Global pressure is rising against coal, but some small-cap miners are still looking to Zimbabwe, where the country needs to exploit billions of tonnes of coal reserves to end a damaging power crisis.
The latest company to make moves on Zimbabwean coal is Contango Holdings. The UK-listed investment firm has just announced it raised US$1.8 million through a share placement, and is close to concluding the purchase of the Lubu coal project near Hwange.
In April 2019, Contango agreed a US$8.4 million all-share deal to buy the Lubu thermal and coking coalfield project from Consolidated Growth Holdings (CGH), a company formerly known as Sable Mining.
Shareholders are expected to vote on the transaction in February. This will set in motion a plan to bring the site into production by the end of 2020.
The Lubu project is expected to be a near-term metallurgical coal producer. Estimates are of a “sizable resource” of 1.3 billion tonnes of coal, according to the company.
About US$20-million was spent on the project by previous owners, including 12 000m of drilling.
CGH is associated with Andrew Groves, a UK businessman, and his business partner, former England cricketer Phil Edmonds.
In 2018, Groves told Bloomberg that CGH’s priority would be coal and its Lubu asset. “I’d like to build it into a mid-tier mining company,” he said.
Contango plans to initially use contract miners, as a way to minimise CAPEX ahead of first production in H2 2020. The company is looking to agree offtake deals to sell metallurgical coal products to international industrial consumers in the Southern Africa region.
Responding to a strong climate-change campaign to end investments fossil fuels, the UK announced at the UK-Africa Summit that it would no longer fund coal.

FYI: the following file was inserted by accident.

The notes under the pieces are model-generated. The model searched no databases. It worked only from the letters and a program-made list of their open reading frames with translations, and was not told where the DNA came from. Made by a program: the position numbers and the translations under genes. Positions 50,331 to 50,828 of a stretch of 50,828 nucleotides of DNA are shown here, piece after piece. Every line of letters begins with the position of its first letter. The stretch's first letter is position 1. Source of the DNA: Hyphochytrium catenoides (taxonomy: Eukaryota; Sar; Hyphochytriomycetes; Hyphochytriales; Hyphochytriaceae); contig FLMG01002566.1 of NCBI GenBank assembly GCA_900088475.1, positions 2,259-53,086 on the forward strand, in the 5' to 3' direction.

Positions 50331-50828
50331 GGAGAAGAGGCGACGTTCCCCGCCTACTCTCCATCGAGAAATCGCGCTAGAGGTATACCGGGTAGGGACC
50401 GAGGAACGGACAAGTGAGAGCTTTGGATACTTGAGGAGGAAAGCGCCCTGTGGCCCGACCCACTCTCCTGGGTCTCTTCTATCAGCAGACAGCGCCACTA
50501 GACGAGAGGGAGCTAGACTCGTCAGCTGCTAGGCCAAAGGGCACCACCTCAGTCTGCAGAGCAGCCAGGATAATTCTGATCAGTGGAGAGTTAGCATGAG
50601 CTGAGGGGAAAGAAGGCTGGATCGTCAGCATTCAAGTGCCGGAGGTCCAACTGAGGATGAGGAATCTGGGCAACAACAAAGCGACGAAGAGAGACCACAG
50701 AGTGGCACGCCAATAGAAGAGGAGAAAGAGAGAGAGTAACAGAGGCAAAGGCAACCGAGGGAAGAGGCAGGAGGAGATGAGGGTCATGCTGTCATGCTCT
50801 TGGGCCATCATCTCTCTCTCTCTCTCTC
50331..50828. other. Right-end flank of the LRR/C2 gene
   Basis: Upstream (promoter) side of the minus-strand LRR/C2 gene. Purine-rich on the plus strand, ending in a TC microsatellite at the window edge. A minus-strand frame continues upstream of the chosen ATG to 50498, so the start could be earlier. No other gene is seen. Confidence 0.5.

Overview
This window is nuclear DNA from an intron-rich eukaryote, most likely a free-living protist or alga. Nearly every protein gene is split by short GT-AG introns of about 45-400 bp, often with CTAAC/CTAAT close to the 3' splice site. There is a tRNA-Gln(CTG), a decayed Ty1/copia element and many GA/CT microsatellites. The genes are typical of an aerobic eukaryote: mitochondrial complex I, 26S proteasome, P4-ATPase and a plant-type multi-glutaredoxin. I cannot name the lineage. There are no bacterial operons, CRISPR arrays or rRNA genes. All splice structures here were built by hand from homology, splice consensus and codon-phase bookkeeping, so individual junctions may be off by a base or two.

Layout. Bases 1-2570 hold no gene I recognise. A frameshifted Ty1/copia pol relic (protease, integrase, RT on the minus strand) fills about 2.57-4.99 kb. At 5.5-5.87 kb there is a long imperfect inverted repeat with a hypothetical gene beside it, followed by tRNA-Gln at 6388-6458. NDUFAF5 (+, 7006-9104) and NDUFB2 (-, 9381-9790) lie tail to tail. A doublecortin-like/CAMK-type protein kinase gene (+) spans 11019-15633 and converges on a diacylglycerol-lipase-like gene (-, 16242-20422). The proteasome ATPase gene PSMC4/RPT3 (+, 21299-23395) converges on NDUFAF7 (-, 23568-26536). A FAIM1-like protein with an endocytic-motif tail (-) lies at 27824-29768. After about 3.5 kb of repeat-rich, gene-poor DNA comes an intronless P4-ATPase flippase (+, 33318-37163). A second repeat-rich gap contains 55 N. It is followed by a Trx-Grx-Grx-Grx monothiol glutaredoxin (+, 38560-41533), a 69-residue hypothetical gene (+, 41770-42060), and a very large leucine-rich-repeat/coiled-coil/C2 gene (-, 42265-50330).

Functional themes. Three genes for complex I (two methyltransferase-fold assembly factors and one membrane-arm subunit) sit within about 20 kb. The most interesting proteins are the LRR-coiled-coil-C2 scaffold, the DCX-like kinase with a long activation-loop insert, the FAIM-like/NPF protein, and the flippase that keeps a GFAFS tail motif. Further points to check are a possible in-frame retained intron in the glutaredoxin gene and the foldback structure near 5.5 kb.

Large international banks, among them Standard Chartered, BNP Paribas and Nedbank, have halted support for new coal mines. This will limit the sources of capital that any current or future Zimbabwean government will have to invest in thermal power.
While calls are growing for the adoption of cleaner solar, many developing countries, Zimbabwe included, argue that they still need coal to grow their economies. They say they cannot afford a fast and affordable complete switch to renewables.
Germany, Europe’s biggest economy, announced recently that its roadmap to ditching coal will take 18 years and cost over US$44.5 billion.
Zimbabwe has estimated coal reserves of 12 billion tonnes, according to data from the Ministry of Mines, and is escalating its search for investment to exploit it.
Local demand for coal will rise when two new power units at Hwange, being constructed by China’s Sinohydro, are completed in 2021. The new units will produce 600MW.
Still digging coal
Apart from Makomo Resources, which plans to increase output in 2020, two new companies Chilota Coal and Western Coal also expect to start coal production in Hwange this year.
Chilota is investing an initial US$12 million on an open pit operation. The company plans to start with monthly output of 50 000 tonnes and ramp up production to 100 000 tonnes of coal by year-end, company director David Zou told Business Weekly in 2019.
At Western Coal, whose special grant is held by businessman Billy Rautenbach, the company plans to invest at least US$20 million to establish an opencast mine. The mine would operate for six years before the company goes underground.
“We have finished exploration and we are now moving to bulk sampling for analysis,” said Jacques Viljoen of Western Coal.
In 2019, RioZim signed outline agreements with funders for the long-delayed 2800MW Sengwa thermal power project, which it plans to bring into production in 2020.
RioZim has tried for years to find a partner to launch the Sengwa energy project, which has been on the table for decades. The area has proven coal reserves of 1.3 billion tonnes, but these had remained unexploited as Zimbabwe struggled to attract investment.
Plans by China’s Tsingshan Global Holdings, the world’s number one producer of stainless steel, to set up in Zimbabwe have been delayed partly as a result of the lack of adequate coking coal to feed the proposed Mvuma plant.